Trump does not want this situation to continue. At this point, Chinese trade dependence on the United States is substantially greater than American trade dependence on China. In addition, the United States has a strategic advantage over China, demonstrated by Trump’s willingness to consider disregarding the “one China” concept. America currently has the economic and strategic advantage to compel China to negotiate the trade relationship.
The End of Multilateralism
A merica’s central foreign policy preoccupation—and one shared by other countries—is Islamic radicalism, especially in its latest manifestation, the Islamic State. IS poses a terrorist threat that some have minimized, but which Trump regards as an intolerable menace for two reasons. First, as 9/11 demonstrated, attacks can be escalated. Second, the psychological burden of terrorism is enormous. The terrorist threat cannot be defeated without overwhelming power being brought to bear on the Middle East. Living with terrorism indefinitely is not an option. Therefore, the United States and its allies must bring overwhelming force to bear.
The United States is ready to work with any ally prepared to dedicate resources to this goal and to share risks. This includes Russia, which has an internal problem with Islamic terrorists and has significant capabilities it could deploy. Trump sees American and Russian interests as coinciding. For instance, Washington and Moscow could agree on the neutralization of Ukraine: Kiev would have economic and political ties with the West, but Ukraine would neither be part of any alliance system, nor would it be a base for Western forces. The United States wants a buffer to protect allies in Eastern Europe, but beyond that it has no overriding interest in Ukraine. Russia wants a degree of autonomy in eastern Ukraine and to retain its interests in Crimea, where it has treaty rights in Sevastopol anyway. The Ukrainian issue can be managed in the context of joint anti-Islamist operations. Trump is, of course, aware of Russia’s economic problems and sees therein a lever to achieve his goal.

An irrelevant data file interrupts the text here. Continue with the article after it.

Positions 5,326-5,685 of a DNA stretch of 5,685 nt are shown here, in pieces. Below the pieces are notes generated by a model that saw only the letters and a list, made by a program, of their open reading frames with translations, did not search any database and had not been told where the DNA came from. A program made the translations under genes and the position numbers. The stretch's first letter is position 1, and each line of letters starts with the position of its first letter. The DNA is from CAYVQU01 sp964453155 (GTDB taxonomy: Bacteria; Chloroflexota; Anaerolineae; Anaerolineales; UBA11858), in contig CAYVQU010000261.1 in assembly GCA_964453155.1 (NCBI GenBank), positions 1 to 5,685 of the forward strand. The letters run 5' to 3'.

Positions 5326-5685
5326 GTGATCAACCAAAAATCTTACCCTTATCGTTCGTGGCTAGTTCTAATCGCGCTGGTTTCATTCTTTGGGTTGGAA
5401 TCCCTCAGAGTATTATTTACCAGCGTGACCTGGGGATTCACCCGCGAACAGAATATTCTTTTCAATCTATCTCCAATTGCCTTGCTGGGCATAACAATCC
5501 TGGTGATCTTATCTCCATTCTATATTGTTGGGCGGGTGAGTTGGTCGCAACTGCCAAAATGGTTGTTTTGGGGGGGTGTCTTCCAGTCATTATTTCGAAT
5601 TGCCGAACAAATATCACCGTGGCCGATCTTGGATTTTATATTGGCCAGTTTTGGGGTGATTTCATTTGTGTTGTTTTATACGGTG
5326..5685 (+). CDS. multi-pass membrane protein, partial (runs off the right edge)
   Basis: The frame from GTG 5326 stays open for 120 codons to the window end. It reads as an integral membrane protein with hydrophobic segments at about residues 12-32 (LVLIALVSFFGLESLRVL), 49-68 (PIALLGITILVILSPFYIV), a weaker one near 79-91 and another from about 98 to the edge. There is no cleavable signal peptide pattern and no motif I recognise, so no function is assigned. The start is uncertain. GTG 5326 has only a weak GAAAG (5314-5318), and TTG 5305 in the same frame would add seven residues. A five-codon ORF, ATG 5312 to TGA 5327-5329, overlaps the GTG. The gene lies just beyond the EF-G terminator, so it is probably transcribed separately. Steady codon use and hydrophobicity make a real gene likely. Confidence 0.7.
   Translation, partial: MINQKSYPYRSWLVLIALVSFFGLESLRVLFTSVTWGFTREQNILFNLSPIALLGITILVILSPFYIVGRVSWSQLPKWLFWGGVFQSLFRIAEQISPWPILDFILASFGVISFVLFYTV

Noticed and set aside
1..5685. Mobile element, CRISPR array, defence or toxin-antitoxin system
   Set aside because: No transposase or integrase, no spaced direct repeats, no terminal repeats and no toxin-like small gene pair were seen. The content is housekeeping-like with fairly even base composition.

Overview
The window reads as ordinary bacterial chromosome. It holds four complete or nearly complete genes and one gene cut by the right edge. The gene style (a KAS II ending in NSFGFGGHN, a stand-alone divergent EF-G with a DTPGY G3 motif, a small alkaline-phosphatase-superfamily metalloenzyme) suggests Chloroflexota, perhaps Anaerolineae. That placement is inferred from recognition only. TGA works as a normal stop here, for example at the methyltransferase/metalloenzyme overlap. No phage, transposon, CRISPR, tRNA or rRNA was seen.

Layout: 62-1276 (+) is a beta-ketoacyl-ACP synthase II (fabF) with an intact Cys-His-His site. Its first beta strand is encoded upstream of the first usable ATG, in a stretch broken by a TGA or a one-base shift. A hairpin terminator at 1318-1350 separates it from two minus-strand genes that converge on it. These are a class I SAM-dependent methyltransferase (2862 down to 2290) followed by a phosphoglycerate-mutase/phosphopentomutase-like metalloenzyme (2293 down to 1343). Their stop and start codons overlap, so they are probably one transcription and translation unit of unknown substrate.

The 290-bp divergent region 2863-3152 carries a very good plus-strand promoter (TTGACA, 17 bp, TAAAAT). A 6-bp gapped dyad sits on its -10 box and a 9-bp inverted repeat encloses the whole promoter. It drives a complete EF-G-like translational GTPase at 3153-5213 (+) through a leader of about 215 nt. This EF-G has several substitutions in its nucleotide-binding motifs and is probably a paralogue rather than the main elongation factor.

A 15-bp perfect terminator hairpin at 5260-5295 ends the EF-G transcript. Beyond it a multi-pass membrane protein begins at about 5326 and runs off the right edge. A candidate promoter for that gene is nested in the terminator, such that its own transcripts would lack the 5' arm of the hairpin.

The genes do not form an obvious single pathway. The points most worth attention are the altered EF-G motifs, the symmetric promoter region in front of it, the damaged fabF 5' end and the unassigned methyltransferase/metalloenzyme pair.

For Trump, the key is to recognize that the post-World War II period of multilateralism is over, and that continuing to act otherwise is harming American interests in multiple ways. For the United States, 9/11 remains a defining moment, and 15 years of unsatisfactory operations in the Middle East do not mean that a solution is unattainable.
Since NATO members are either unwilling to commit to this effort or have very little to commit, the United States is seeking other nations with a common interest. One potential partner, in a limited sense, is Russia. Trump is more interested in a strong America partnering other strong countries to achieve mutual interests. He prefers this to a façade of universal ideals supported by all, but where nothing actually gets done.
Trump, then, has a coherent foreign policy doctrine. Many presidents have ambitious and coherent plans for remaking the world once they come to power. These ambitions are usually thwarted by reality. Consider the pledges Trump made on the campaign trail. He said that upon entering office he would direct his Treasury Secretary to label China as a currency manipulator. He said that the United States would not tolerate Chinese military provocations in the South China Sea, and he said that accepting the “one China” policy was not a foregone conclusion. He also said that he would rip up the Iran deal and inform Mexico and Canada that the United States would leave NAFTA in six months. He went on to say that he would move the U.S. Embassy in Israel to Jerusalem, that he would crush the Islamic State with an ingenious secret plan, and that NATO, Japan, South Korea, and all American allies should be on notice. In short, he said that things would not be done the way they were before, and everyone would have to pull their own weight—or even acquire their own nuclear weapons.